How Much Is Enough? Out-of-Pocket Spending Among Medicare Beneficiaries: A Chartbook
Section 1: Out-of-Pocket Spending By Medicare Beneficiaries, 2010
In 2010, Medicare beneficiaries spent $4,734 out of pocket, on average, including premiums for Medicare and other types of supplemental insurance and medical and long-term care services. Premiums are a large share of average total out-of-pocket health care spending for all Medicare beneficiaries, accounting for 42 percent of spending. Of the 58 percent of average total out-of-pocket spending on services, long-term facility costs are the largest component (18%), followed by medical providers/supplies (14%) and prescription drugs (11%) (Exhibit 1.1).
Out-of-pocket spending rises with age among beneficiaries ages 65 and older and is higher for women than men, especially among those ages 85 and older; these differences are driven primarily by variation in average spending on medical and long-term care services, rather than in premium spending. Total out-of-pocket spending on services and premiums was particularly high among beneficiaries ages 85 and older who spent, on average, twice the amount spent by beneficiaries ages 65 to 74 in 2010 ($8,191 vs. $4,020). In 2010, average total out-of-pocket spending was higher for women than men ($5,036 vs. $4,363, respectively, in 2010), and this difference grew somewhat wider with age. Women ages 85 and over spent an average of $8,574 while men ages 85 and over spent an average of $7,399—a difference of nearly $1,200. This difference is primarily attributable to higher long-term care facility costs among older women (Exhibit 1.2) and (Exhibit 1.3).
Beneficiaries’ health status and chronic conditions also are significant drivers of out-of-pocket spending, primarily due to large differences in spending on health and long-term care services. Not surprisingly, those beneficiaries with poorer self-reported health status spend more than those who rate themselves in better health. In 2010, beneficiaries in poor health spent around $1,700 more out of pocket in total than those in excellent or very good health, on average (Exhibit 1.4). Those in poor health spent less on premiums than those in excellent health ($1,295 vs. $2,283, on average) but significantly more on medical and long-term care services ($4,505 vs. $1,774). Average total out-of-pocket spending also rises with the number of functional impairments and chronic conditions beneficiaries have, and is especially high among those with three or more limitations in activities of daily living (Exhibit 1.5). Beneficiaries with Alzheimer’s disease, Parkinson’s disease, and end-stage renal disease (ESRD) incurred significantly higher out-of-pocket spending than beneficiaries with certain other conditions (averaging $9,836, $7,702 and $6,918, respectively, in total, including $8,305, $5,841, and $5,439 on services alone), but their higher costs were driven by using more and different types of services (Exhibit 1.6). For example, for those with Alzheimer’s, long-term care facility costs accounted for a majority of their out-of-pocket costs in 2010, while those with ESRD faced higher out-of-pocket costs for medical services. Among chronic conditions, Alzheimer’s disease is one of the most costly in terms of out-of-pocket spending, primarily due to long-term care facility expenses.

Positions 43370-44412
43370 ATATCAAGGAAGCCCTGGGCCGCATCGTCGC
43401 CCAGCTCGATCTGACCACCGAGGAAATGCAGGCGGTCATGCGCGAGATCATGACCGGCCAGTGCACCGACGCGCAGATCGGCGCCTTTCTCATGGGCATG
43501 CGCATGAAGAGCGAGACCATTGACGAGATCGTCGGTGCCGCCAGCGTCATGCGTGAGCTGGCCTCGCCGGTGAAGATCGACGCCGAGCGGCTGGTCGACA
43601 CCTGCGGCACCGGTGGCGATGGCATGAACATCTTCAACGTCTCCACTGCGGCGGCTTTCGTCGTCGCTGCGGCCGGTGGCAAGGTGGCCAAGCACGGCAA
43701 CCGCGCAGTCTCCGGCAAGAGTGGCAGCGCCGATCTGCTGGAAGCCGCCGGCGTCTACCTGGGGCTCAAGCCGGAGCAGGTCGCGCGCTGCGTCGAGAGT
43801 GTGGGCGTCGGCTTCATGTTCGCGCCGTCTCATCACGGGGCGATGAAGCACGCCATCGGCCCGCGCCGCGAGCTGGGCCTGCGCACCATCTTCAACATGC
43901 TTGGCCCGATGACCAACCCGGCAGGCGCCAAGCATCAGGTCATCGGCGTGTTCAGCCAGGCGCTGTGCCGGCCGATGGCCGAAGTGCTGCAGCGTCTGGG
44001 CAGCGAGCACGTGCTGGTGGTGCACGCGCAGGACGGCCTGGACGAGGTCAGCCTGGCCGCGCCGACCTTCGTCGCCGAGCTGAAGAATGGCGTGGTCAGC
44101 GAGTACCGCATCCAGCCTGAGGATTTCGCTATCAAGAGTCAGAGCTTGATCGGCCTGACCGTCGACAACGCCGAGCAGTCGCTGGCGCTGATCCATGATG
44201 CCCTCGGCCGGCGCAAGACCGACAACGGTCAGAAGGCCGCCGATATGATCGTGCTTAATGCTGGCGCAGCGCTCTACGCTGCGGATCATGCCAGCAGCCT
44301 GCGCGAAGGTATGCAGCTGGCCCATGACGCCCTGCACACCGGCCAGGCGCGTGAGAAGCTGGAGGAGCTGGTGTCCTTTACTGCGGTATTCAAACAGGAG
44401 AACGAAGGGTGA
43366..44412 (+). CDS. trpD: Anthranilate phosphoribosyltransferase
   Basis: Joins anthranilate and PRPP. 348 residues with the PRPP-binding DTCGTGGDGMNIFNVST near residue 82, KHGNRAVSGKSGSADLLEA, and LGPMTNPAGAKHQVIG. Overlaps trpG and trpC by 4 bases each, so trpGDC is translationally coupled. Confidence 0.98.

The types of medical services beneficiaries use leads to large differences in average total out-of-pocket spending; in particular, being hospitalized and using post-acute skilled nursing facility services. Being hospitalized leads to higher total out-of-pocket spending, on average, compared to those without an inpatient hospital stay (Exhibit 1.7). In 2010, roughly one in five Medicare beneficiaries experienced an inpatient hospital stay; those with one inpatient stay had average total out-of-pocket spending more than 50 percent higher than those without a hospital stay ($6,458 vs. $4,202) and their spending on services was twice as high, on average ($4,475 vs. $2,199). Those with two or more inpatient stays spent nearly twice as much in total as those without a hospital stay, on average ($8,053 vs. $4,202) and their average spending on services was nearly three times as much ($6,216 vs. $2,199). Patients with a hospital readmission within 30 days in 2010 spent on average roughly $1,200 more on services than those with only one inpatient stay ($5,687 vs. $4,475, respectively), including higher spending for medical providers/supplies, inpatient services, and skilled nursing facility services (Exhibit 1.8).